The question has never really been about the quality of the films, all these films have fantastic casts, directors, cinematographers, producers and so forth. The problem is the choice. If you went to a sweet shop and brought a pick and mix you would not just fill your cup with jelly snakes. First off that is an awful method of filling up your pick and mix cup but secondly eating a cup of jelly snakes, no matter how many flavors there are, it can grow tiresome. Confectionery metaphors aside, superheroes are everywhere and taking up limited places in cinemas. The monotony of cinema at this current time could repel the general public from going to the movies. The trouble is, there is not enough people staying away, audiences have gotten use to what films they like. The whole situation is based on risk for both studios and audiences. Studios put millions of dollars into marketing and production and need a clear and concrete profit, superheroes do that. Tickets are skyrocketing and audiences now have to give away a lot of money to watch a film they have no idea if it is good or not. Superheroes for a large majority of moviegoers is a safe bet.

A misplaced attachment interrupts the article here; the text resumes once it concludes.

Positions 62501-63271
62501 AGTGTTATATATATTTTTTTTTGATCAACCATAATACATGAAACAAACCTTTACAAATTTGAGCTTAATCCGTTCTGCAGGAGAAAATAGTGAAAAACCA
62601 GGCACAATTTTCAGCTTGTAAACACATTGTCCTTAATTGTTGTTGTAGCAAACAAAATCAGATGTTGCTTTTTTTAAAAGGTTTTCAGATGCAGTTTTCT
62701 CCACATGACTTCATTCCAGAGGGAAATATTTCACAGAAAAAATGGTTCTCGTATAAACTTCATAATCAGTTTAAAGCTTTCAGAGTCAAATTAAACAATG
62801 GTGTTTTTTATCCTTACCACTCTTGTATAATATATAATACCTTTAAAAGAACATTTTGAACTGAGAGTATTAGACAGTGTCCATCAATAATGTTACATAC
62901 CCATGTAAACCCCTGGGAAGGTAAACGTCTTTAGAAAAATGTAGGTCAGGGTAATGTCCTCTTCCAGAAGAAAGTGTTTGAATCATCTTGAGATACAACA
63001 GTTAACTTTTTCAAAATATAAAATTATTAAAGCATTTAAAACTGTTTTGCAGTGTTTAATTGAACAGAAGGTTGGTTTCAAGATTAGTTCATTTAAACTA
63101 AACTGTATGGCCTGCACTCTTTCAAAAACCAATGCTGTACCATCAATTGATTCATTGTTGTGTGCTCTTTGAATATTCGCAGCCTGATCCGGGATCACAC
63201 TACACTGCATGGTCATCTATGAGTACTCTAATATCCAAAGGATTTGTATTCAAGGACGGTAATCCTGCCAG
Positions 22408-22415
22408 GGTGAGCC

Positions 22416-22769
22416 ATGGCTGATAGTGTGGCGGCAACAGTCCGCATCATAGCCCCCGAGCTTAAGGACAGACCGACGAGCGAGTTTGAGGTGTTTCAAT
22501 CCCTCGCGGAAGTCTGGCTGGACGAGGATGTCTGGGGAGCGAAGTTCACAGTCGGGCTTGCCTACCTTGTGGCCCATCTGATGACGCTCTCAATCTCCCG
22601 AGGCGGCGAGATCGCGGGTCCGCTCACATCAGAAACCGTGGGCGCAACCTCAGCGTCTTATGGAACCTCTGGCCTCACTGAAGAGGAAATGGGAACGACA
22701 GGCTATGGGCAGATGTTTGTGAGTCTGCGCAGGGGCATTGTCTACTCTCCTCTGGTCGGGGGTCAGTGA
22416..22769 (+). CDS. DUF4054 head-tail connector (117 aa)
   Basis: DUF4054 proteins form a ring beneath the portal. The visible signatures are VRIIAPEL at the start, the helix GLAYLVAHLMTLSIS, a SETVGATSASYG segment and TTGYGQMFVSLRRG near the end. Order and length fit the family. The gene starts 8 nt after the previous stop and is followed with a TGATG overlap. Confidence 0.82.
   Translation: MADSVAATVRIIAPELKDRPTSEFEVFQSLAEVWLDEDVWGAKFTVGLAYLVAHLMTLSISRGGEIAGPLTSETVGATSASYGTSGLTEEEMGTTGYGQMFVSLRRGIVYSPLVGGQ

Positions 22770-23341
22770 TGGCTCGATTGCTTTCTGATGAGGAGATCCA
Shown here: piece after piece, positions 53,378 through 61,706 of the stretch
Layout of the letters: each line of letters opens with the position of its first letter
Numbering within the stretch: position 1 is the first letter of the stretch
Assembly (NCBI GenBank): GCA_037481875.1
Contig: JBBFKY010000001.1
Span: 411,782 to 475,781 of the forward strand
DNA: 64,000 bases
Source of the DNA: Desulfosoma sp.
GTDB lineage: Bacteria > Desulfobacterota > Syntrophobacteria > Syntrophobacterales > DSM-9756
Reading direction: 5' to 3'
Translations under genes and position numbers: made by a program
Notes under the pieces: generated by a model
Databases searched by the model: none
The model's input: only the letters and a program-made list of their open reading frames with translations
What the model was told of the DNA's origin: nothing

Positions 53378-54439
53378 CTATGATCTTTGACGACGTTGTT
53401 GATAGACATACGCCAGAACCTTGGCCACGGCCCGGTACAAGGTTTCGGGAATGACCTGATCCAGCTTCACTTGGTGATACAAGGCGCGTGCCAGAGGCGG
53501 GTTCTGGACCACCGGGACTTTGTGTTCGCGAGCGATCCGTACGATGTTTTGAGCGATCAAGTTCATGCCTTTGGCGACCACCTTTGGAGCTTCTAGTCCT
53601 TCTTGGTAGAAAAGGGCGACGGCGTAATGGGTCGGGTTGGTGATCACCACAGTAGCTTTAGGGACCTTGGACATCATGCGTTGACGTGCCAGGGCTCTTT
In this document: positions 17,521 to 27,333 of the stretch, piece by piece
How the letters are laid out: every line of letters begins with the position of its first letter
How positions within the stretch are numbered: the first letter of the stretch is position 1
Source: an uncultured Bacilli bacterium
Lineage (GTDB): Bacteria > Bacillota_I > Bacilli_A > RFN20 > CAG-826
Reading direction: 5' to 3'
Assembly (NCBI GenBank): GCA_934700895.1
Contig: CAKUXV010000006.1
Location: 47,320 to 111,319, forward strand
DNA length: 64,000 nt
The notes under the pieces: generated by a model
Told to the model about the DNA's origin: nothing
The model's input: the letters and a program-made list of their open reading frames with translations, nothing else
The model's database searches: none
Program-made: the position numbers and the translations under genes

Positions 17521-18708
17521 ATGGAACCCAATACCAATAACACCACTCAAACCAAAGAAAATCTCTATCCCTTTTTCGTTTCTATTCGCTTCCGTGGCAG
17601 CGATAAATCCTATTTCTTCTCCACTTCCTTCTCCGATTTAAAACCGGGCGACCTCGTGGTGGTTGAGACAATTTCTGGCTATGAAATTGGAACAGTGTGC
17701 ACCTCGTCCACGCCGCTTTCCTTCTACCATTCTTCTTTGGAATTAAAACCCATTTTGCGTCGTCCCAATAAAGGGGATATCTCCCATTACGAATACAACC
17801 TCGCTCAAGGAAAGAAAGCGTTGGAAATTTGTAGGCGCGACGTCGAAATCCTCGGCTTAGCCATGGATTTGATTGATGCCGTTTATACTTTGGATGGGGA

The superhero bubble will not burst until this studio/audience relationship changes. Studios are unlikely to risk millions of dollars on new films to an audience that have already told them what they like. The audience has the real power., If they don’t turn up for these films and request new and exciting ideas, then it must change. With the way popular culture works, this could prove difficult. The fast and erratic nature of contemporary culture has varying and unpredictable tastes. It is difficult to predict when this superhero craze is going to end. The short answer is that it is not anytime soon. People still enjoy and pay their hard earned money to watch these films and buy the toys, comics, video games etc. The audience hold the power and while the studios keep inflating the superhero bubble, we just sit back as hold the pin. At this precise moment and for the recent future we are just happy to watch how big this bubble will get. Audiences will grow tired eventually of this trend but what will be after that? Just another trend that acts a conglomerate on the cinematic timetable? Another genre that starts out as fresh and in 2 years becomes stale? Well, probably but that just how going to these multiplexes work.